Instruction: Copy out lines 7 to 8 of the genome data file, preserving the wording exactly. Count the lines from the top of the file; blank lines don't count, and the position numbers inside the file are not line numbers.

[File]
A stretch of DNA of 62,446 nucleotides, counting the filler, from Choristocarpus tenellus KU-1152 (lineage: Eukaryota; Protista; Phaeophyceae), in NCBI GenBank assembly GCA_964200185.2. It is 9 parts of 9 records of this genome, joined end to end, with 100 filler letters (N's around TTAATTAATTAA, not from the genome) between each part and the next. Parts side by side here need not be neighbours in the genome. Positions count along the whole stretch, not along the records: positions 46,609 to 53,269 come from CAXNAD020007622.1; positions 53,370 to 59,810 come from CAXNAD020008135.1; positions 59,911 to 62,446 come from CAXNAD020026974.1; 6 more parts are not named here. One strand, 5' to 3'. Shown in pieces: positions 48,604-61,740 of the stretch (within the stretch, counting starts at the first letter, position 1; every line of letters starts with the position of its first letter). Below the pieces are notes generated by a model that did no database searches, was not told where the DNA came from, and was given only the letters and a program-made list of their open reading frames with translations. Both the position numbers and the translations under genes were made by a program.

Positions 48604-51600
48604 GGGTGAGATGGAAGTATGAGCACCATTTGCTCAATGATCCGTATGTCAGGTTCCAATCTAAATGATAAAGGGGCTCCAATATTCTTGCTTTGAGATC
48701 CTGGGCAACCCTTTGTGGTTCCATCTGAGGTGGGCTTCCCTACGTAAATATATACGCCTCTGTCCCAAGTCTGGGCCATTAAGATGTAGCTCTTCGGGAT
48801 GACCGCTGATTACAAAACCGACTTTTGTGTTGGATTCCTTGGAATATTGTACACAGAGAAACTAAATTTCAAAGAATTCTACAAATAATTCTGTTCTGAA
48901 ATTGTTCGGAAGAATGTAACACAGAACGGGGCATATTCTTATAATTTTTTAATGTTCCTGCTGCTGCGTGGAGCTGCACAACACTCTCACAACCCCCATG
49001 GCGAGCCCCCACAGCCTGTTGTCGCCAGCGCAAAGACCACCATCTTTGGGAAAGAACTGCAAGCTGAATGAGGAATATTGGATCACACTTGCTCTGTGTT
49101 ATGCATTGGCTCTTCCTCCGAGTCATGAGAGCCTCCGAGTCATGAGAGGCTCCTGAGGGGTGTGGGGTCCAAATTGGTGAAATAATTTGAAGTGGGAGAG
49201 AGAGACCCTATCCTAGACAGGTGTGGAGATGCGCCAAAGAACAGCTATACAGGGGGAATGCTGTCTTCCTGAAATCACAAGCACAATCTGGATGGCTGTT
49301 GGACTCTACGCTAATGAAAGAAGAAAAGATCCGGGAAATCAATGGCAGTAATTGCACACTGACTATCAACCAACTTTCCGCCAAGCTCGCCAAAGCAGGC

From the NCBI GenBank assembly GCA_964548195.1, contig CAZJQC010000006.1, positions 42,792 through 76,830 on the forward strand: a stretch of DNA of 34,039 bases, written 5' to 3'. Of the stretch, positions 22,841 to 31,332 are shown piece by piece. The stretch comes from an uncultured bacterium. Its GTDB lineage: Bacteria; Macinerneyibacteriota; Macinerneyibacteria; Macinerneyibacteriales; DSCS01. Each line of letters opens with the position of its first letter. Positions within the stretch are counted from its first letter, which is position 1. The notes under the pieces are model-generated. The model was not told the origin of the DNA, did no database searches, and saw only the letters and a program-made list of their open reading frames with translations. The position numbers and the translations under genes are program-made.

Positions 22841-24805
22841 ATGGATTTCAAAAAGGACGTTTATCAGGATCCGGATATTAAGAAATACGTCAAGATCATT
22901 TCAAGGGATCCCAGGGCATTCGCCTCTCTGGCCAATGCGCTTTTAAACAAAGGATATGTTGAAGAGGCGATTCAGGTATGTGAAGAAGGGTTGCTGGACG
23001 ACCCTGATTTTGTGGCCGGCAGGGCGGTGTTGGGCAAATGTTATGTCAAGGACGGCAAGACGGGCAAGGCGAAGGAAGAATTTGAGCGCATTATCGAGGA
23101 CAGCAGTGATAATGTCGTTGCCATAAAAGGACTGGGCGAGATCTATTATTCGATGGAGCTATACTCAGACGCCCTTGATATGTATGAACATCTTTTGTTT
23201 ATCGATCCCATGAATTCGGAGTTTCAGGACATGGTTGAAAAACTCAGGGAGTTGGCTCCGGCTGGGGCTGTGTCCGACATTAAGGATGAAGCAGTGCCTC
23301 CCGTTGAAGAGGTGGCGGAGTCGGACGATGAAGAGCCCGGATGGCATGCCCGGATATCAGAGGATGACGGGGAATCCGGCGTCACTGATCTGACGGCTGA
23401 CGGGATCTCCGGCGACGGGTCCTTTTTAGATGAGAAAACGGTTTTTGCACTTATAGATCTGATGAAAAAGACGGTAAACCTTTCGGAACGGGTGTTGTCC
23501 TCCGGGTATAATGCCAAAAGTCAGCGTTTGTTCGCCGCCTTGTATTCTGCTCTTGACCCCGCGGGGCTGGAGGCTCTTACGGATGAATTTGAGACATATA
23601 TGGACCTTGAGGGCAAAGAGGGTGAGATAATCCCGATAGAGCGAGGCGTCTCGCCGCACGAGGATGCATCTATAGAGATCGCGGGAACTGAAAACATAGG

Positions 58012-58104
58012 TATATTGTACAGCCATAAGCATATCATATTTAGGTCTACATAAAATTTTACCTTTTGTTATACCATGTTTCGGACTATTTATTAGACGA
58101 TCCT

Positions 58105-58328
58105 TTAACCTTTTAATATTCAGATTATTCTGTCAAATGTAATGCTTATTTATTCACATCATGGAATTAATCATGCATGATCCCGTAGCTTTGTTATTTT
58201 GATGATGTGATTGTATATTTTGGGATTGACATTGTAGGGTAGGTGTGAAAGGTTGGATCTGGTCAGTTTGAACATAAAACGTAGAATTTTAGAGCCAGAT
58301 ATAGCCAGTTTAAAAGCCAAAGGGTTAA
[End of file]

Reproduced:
49001 GCGAGCCCCCACAGCCTGTTGTCGCCAGCGCAAAGACCACCATCTTTGGGAAAGAACTGCAAGCTGAATGAGGAATATTGGATCACACTTGCTCTGTGTT
49101 ATGCATTGGCTCTTCCTCCGAGTCATGAGAGCCTCCGAGTCATGAGAGGCTCCTGAGGGGTGTGGGGTCCAAATTGGTGAAATAATTTGAAGTGGGAGAG